Different translators can render the same passage differently.
Here is this sentence in Russian: На остальных же, бывших в распивочной, не исключая и хозяина, чиновник смотрел как-то привычно и даже со скукой, а вместе с тем и с оттенком некоторого высокомерного пренебрежения, как бы на людей низшего положения и развития, с которыми нечего ему говорить.
Coulsen has taken, as do most translators, some liberties with the original in an attempt to make the translation more readable, i.e. shorter.
“The others present, including the landlord, he regarded with boredom of long habit and with a shade of lofty disdain, as if he considered them too much his inferiors in rank and education to speak to.”
I think his rendition “boredom of long habit,” IS a little awkward.
I found a translation (translator unknown) that gives the following for the same passage:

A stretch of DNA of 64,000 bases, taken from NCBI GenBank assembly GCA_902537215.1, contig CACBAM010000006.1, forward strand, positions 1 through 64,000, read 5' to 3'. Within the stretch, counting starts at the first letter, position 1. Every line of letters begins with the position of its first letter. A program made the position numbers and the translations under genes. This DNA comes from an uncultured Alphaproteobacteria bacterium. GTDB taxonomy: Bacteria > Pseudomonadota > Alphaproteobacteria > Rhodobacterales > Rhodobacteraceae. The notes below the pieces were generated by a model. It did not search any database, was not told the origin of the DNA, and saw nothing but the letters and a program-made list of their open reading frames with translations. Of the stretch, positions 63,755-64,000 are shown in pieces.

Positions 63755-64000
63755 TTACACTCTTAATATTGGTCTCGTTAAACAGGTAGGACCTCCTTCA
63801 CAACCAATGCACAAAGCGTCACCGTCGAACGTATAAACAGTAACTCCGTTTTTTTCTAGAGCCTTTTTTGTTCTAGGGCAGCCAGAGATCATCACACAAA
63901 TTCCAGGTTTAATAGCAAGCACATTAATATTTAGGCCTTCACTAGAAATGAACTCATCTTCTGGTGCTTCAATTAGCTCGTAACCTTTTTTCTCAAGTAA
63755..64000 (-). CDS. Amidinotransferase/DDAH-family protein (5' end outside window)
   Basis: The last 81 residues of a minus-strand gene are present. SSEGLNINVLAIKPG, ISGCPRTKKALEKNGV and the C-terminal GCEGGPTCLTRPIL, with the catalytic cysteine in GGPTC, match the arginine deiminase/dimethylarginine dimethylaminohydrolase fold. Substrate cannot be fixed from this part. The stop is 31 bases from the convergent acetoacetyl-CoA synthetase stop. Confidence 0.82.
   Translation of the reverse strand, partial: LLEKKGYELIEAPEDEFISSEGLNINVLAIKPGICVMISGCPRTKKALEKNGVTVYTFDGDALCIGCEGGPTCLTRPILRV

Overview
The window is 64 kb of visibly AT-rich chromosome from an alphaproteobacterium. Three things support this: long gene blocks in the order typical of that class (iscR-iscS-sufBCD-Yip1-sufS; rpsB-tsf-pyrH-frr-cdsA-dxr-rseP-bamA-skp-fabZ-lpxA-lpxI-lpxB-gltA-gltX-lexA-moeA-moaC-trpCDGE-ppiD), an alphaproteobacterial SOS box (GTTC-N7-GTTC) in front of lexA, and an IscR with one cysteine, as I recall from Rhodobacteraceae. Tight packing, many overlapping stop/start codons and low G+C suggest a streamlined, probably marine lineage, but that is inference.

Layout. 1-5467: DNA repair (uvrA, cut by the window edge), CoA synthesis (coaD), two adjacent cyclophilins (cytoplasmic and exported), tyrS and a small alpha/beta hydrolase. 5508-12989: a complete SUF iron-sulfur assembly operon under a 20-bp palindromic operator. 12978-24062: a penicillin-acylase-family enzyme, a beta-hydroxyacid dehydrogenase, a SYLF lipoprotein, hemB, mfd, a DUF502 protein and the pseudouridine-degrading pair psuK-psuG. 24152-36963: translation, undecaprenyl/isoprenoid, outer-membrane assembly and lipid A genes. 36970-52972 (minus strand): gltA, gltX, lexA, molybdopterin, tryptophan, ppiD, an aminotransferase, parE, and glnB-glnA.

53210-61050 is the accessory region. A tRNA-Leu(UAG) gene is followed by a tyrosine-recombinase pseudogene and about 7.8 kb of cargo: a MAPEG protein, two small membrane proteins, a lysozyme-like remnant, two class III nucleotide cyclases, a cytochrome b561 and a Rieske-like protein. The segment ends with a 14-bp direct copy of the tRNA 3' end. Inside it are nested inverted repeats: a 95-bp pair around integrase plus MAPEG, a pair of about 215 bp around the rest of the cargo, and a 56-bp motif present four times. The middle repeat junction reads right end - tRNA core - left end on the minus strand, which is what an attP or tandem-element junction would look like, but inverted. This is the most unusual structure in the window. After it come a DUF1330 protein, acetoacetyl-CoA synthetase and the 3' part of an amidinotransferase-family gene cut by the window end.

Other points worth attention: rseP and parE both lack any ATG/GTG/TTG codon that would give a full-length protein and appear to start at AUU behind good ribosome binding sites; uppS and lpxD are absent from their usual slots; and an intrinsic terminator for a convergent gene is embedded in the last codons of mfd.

"At the other persons in the room, including the tavern- keeper, the clerk looked as though he were used to their company, and weary of it, showing a shade of condescending contempt for them as persons of station and culture inferior to his own, with whom it would be useless for him to converse."
My own translation (more literal, but also not that easy to read) of the sentence:
At the rest of the people who were in the tavern, not excepting the tavern-keeper, the retired government official looked somewhat habitually, and even tediously, together with a shade of condescending disdain, as if (looking) at people of lower status and background, with whom there was nothing for him to say.
Note: The person who made such an impression on Raskolnikov is, in the original Russian, a retired chinovnik, that denotes a minor government official in Tsarist Russia. I don’t think clerk is a good translation of this word, since a normal clerk would not necessarily disdain anyone.
So the phrase “boredom of long habit” is really, in my opinion, in Russian: “somewhat habitually, even tediously.” It would mean that the retired official has somewhat of a habit to disdainfully look at these people, whom he considers to be beneath him. He has been there before and they know him and he knows them.
Hope this helps.